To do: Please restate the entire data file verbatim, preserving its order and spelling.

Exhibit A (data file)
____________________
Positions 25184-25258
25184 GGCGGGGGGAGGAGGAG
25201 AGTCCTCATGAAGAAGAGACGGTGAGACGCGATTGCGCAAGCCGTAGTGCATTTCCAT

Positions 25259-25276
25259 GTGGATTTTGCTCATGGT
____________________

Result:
Positions 25184-25258
25184 GGCGGGGGGAGGAGGAG
25201 AGTCCTCATGAAGAAGAGACGGTGAGACGCGATTGCGCAAGCCGTAGTGCATTTCCAT

Positions 25259-25276
25259 GTGGATTTTGCTCATGGT